Is psychoanalysis a narrative of self-knowledge, or a movement of lived time and the body?
Psychoanalysis and the Time of Life examines the relationship between therapy and the time of life, presenting an original and thought-provoking re-reading of psychoanalysis in relation to questions of lived time.
Jan Campbell investigates the early work of Freud, Janet, Breuer and Ferenczi, linking their ideas to the philosophy of Bergson. The link between psychoanalysis and the question of time connects these early debates with current issues that are central to our global society. Questions considered include:
• is the unconscious based on representation or affect?
• is the Oedipal Complex hysterical?
• how is therapy related to the time of our life?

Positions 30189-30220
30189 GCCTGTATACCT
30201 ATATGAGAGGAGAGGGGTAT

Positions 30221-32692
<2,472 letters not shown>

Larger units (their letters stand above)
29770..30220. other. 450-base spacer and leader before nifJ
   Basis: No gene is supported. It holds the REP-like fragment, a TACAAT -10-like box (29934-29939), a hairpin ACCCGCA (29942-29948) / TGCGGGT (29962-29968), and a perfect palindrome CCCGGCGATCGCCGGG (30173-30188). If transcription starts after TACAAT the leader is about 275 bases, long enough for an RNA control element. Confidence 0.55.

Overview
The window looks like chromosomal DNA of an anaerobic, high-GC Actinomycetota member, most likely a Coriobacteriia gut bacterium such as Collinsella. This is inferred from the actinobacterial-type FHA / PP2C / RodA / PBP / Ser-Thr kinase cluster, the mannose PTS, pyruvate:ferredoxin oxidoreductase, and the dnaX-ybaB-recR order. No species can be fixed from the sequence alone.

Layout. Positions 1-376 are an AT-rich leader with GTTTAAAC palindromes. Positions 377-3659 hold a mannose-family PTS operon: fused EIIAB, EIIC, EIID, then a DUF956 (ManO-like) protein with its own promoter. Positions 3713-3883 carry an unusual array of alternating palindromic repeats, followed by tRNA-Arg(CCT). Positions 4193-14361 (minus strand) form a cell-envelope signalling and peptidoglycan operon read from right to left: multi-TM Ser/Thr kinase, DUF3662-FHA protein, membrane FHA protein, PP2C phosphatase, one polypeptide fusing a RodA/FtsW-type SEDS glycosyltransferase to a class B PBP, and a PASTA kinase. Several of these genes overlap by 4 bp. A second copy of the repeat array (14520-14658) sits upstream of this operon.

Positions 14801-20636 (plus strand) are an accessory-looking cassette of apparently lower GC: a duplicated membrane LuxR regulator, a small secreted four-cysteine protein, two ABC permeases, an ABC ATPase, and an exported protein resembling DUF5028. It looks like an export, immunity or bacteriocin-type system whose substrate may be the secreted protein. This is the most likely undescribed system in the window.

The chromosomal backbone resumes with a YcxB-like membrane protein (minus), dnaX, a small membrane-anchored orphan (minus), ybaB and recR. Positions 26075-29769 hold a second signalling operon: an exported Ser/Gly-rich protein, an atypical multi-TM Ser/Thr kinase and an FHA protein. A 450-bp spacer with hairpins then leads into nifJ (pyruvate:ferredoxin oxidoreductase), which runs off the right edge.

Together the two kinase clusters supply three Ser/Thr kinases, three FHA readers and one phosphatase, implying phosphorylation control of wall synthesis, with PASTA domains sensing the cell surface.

• what is the role of hypnosis, in relation to psychoanalytic theory and transference?
• Freud conceptualised the unconscious as timeless space, but what would it mean to think of the unconscious as the very essence of psychic bodily time?
This book draws on the fields of traditional psychoanalysis, philosophy, neuroscience, and trauma studies providing a valuable new perspective on familiar concepts such as identity and consciousness. It will be of interest to students across the humanities and social sciences, and practicing psychoanalysts and psychoanalytic psychotherapists.